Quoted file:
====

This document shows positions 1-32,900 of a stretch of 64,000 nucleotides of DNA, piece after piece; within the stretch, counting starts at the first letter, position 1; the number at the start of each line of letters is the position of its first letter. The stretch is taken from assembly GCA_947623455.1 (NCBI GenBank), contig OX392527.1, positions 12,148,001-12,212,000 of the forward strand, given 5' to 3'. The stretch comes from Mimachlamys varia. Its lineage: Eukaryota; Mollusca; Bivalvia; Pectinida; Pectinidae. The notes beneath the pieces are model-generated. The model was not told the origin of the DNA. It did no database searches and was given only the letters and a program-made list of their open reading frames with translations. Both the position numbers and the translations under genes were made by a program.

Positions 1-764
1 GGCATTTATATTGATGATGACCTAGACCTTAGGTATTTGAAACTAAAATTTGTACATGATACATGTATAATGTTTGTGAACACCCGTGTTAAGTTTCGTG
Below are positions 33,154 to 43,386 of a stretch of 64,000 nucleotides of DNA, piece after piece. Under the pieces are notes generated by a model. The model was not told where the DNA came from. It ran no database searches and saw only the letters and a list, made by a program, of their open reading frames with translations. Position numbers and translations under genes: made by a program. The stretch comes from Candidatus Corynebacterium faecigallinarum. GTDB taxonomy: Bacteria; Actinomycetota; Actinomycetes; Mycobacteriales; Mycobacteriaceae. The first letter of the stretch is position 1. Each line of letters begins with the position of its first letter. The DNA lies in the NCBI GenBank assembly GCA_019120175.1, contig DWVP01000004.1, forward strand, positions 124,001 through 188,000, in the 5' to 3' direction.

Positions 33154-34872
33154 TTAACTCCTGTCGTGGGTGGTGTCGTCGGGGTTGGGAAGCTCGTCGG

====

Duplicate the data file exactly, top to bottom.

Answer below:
This document shows positions 1-32,900 of a stretch of 64,000 nucleotides of DNA, piece after piece; within the stretch, counting starts at the first letter, position 1; the number at the start of each line of letters is the position of its first letter. The stretch is taken from assembly GCA_947623455.1 (NCBI GenBank), contig OX392527.1, positions 12,148,001-12,212,000 of the forward strand, given 5' to 3'. The stretch comes from Mimachlamys varia. Its lineage: Eukaryota; Mollusca; Bivalvia; Pectinida; Pectinidae. The notes beneath the pieces are model-generated. The model was not told the origin of the DNA. It did no database searches and was given only the letters and a program-made list of their open reading frames with translations. Both the position numbers and the translations under genes were made by a program.

Positions 1-764
1 GGCATTTATATTGATGATGACCTAGACCTTAGGTATTTGAAACTAAAATTTGTACATGATACATGTATAATGTTTGTGAACACCCGTGTTAAGTTTCGTG
Below are positions 33,154 to 43,386 of a stretch of 64,000 nucleotides of DNA, piece after piece. Under the pieces are notes generated by a model. The model was not told where the DNA came from. It ran no database searches and saw only the letters and a list, made by a program, of their open reading frames with translations. Position numbers and translations under genes: made by a program. The stretch comes from Candidatus Corynebacterium faecigallinarum. GTDB taxonomy: Bacteria; Actinomycetota; Actinomycetes; Mycobacteriales; Mycobacteriaceae. The first letter of the stretch is position 1. Each line of letters begins with the position of its first letter. The DNA lies in the NCBI GenBank assembly GCA_019120175.1, contig DWVP01000004.1, forward strand, positions 124,001 through 188,000, in the 5' to 3' direction.

Positions 33154-34872
33154 TTAACTCCTGTCGTGGGTGGTGTCGTCGGGGTTGGGAAGCTCGTCGG